How to Prevent Frozen Pipes

Winters in Winston-Salem are cold, especially during the month of January when temperatures plummet well below freezing at night. When temperatures dip down to the mid-20s, staying warm becomes a top priority for everyone. However, the home needs the same protection when it is cold outside.

Frigid temperatures cause a slew of problems inside the home, specifically with the plumbing system and pipes. Unprotected pipes are prone to freezing and may even burst in worst-case scenarios, resulting in a big mess during an already frustrating time. Frozen pipes may also occur with protections in place but the odds drop considerably.

Protecting pipes against the cold weather certainly is more favorable than repairing the damage left behind after they freeze. It may seem challenging, but preventing pipes from freezing is more than possible.

Are Your Pipes Frozen?

Suspect the pipes are frozen? If you turn on the faucet and water does not come out, the pipes are likely frozen, but there are a few things that you can do to make sure. Often, the pipes make gurgling-type noises rather than produce water when we turn on the faucet if they are frozen. Before panicking, make sure that the water has not been turned off. This happens more often than we realize. If the water is still on, make sure there isn’t a leak somewhere.

If these two steps do not reveal the source of the problem it is safe to say that your pipes are frozen.

What now?

You can do one of two things:

  • Thaw Pipes: Thawing pipes yourself sometimes works and sometimes causes more problems. It’s usually time-consuming as well.
  • Call a Plumber: Calling a plumber saves time and money, eliminating the amount of time you are stuck with this frustrating problem.

Frozen Pipe Solutions

If you’ve never dealt with frozen pipes before, leave the job to the pros instead. This is not the time to test your DIY skills, that is for sure. However, there are several quick-fixes anyone can try before phoning a plumber. Keep these tips in mind if you attempt to thaw pipes yourself.

  • Keep the faucets turned on as you work on the pipes. If the water starts unfreezing it needs an opening to run out. This expedites the thawing process and reduces the risks of damage.
  • Apply heat to the section of the pipe that is frozen. There are a few ways to apply heat to the area. Most people use heat wraps sold at home improvement stores, although using a hairdryer is not as uncommon as you might think!
  • Always keep safety in mind as you work to thaw the pipes. Never use propane or torches near the pipes. Space heaters warm up the area but can also cause a fire. Keep them a safe distance away from the pipes.
  • Apply heat to the frozen pipe until it thaws. This can take several hours in some cases, especially if the home is not well-insulated.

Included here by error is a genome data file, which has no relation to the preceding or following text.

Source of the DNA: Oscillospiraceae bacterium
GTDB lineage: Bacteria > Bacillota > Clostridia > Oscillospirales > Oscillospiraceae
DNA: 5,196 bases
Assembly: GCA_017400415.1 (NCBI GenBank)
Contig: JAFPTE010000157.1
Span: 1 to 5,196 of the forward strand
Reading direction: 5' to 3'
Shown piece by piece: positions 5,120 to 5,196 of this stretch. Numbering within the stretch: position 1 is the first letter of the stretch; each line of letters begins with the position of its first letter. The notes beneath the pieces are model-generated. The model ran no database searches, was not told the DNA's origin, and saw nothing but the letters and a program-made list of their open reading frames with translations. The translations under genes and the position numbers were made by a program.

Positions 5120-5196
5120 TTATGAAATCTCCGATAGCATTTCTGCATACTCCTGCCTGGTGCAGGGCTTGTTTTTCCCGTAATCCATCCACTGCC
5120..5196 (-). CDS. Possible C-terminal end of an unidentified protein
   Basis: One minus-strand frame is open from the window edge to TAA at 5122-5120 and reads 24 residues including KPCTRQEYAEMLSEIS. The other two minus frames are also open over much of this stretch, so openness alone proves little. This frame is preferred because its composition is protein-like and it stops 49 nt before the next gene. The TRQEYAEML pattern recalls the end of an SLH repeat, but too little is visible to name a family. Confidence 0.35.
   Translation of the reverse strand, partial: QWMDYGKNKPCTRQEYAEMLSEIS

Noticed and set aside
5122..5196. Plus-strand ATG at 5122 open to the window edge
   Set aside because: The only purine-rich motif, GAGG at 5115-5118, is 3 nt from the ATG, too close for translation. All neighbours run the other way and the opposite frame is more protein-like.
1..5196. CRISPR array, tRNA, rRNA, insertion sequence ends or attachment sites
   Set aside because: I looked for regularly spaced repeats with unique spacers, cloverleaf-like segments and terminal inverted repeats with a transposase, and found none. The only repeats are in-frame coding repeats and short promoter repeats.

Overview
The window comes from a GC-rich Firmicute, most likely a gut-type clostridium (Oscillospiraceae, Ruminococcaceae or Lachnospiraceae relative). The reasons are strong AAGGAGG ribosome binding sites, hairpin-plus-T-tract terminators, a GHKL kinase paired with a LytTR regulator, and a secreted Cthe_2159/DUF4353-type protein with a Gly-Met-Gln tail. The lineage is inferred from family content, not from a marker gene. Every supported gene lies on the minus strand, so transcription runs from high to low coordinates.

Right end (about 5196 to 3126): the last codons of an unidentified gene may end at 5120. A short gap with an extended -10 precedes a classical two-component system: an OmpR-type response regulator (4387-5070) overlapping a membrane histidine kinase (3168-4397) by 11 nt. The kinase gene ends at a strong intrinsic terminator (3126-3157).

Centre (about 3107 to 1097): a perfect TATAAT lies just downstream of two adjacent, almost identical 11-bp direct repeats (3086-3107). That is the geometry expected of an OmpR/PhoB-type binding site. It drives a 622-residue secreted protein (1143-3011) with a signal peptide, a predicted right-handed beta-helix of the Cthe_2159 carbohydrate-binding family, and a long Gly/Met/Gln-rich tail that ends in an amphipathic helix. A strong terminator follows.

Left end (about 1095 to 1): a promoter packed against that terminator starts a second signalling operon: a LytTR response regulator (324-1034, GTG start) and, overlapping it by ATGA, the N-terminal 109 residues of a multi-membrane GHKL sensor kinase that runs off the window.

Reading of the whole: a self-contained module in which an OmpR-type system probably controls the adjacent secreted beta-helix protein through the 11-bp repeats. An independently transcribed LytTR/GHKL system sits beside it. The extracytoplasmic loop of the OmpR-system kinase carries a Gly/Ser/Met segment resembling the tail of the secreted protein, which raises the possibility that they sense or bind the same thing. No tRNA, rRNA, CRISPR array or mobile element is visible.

• Check for other frozen pipes after unthawing the initial pipe. Although most issues affect only one area of the plumbing system, this is not the case every time.
  • Take note of the location of the frozen pipe. Immediately phone a plumber if the frozen pipe is located within an exterior wall. This is a dangerous situation that requires professional assistance.

How to Prevent Frozen Pipes

If you cannot change the weather, take action against freezing weather by protecting your pipes. The following tips help prevent the pipes from freezing and the damages they cause.

  • Disconnect hoses from exterior pipes and cover them with insulation. Drain all water sources as well, including swimming pools.
  • Seal any cracks in the walls.
  • Close the garage doors. Keep the doors closed at all times during winter if they are not in use.
  • Keep kitchen cabinets open to allow heat to reach the pipes.
  • Do not set the thermostat or allow temperatures in the home to dip down below 55 degrees Fahrenheit. Keep the thermostat set to the same temperature day and night which also reduces the risk that pipes will freeze.
  • If the temperature is set to plummet to 32 degrees Fahrenheit or lower, leave the cold water dripping in the faucets which can help circulate warm water through the pipes. Leave the faucets dripping until temperatures rise above 32 degrees Fahrenheit.
  • Seal windows and doors if they’re not sealed already. Even small cracks between the seal can let in enough cool air that pipes freeze at a more rapid rate.

The Insurance Institute for Business Safety estimates that repairs to frozen or burst pipe damage can cost more than $5000. Reduce the risk of frozen pipes or burst pipes this winter by heeding the above tips. Call Bodenheimer Plumbing Services of Winston-Salem if you need additional help after frozen pipes damage your home.

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